This warning leads to a serious problem cause I really can't call the delegate outside of the main thread using Xcode 9 beta 2. Strange thing is that this was working when I was using Xcode 8.3.3.

Also I thought it would only be good practice to call delegates from main thread only, isn't it? So why is this causing the app to crash now?

  • 1
    Apparently you are doing it from another thread. We can't help you if you don't share some code. – phi Jul 13 '17 at 13:28
  • 3
    Just because the code worked doesn't mean that it was right. With threading issues, it may "work" 9999/10000 times, but that last failure will often happen in the hands of a reviewer. ;) – bbum Jul 13 '17 at 17:24
  • Also check in the stack trace that it's your code and not some third-party library. – Artem Abramov Jul 13 '17 at 23:09

Just call it from the main thread like this.

dispatch_async(dispatch_get_main_queue(), ^{
  [[UIApplication delegate] fooBar];

Reaching out to your app delegate like this, is a hint that your architecture could use a little cleanup.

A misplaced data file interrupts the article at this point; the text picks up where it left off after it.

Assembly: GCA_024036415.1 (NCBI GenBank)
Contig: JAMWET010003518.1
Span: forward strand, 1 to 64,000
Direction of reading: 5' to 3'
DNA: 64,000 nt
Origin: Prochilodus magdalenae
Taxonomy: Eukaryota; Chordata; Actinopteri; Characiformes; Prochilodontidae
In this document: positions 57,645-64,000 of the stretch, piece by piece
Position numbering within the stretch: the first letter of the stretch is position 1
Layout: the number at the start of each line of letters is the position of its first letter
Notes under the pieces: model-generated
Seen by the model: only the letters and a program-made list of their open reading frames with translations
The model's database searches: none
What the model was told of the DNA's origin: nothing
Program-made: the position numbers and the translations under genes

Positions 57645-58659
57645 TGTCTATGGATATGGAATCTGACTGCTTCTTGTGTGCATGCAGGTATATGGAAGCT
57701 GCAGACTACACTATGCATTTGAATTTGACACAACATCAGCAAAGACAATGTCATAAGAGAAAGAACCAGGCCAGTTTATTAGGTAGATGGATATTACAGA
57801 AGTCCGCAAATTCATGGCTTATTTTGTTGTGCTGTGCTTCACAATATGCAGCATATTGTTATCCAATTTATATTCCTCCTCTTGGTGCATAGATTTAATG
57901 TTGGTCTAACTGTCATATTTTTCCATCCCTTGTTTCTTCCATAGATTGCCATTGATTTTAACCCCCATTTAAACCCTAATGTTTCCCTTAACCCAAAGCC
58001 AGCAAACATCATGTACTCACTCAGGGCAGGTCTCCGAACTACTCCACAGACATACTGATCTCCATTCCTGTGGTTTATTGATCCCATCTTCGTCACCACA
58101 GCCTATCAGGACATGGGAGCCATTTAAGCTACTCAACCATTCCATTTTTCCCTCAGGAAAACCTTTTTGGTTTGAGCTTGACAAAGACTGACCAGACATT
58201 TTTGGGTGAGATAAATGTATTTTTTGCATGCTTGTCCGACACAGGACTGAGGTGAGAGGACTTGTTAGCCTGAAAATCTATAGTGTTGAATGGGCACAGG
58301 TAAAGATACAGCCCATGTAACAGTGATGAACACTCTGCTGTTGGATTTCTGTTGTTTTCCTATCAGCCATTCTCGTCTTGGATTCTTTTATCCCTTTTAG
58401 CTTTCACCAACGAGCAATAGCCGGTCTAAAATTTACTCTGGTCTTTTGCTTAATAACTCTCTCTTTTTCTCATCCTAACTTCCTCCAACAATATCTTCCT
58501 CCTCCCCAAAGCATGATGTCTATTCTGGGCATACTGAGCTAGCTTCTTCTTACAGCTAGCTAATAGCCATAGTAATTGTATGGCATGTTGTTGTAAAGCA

You can call delegates from any thread you want. You only need to make sure you're on the main thread for UIKit calls. Or that you're on the correct thread your CoreData objects expect. It all depends on the API contract your objects have.

  • Just wondering what exactly you mean by the architecture cleanup. Say for instance I have a reference to the current context used by CoreData. I access it through my AppDelegate. Where should I put it instead? – el-flor Oct 3 '17 at 6:59
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    You make separate object that wraps all your CoreData code. Then you pass that object around (dependency injection) to the view controllers that need them. – orkoden Oct 4 '17 at 14:00
  • 1
    where i am paste this code i dont understand – Pooja Srivastava Oct 12 '17 at 6:56
  • 4
    The "architecture cleanup" here refers to the fact that you should almost never reference [[UIApplication sharedApplication] delegate] anywhere in your code. The app delegate is the UIApplication's delegate. It isn't a dumping ground for global storage. If you want a singleton to hold whatever you're holding here, create a new singleton. Your app delegate code should generally be fairly short, and focused only on application state transitions, not storing your model. – Rob Napier Nov 9 '17 at 13:52
  • But the app delegate is the closest thing to the CPU! (This is a joke, future reader who is unsure about iOS.) – royalmurder May 15 '18 at 9:50

In Swift, you could also use DispatchQueue.main.async to call the UI controlling method from the main thread

DispatchQueue.main.async {
  • Thanks!! Really helpful – Matin ZD 21 hours ago

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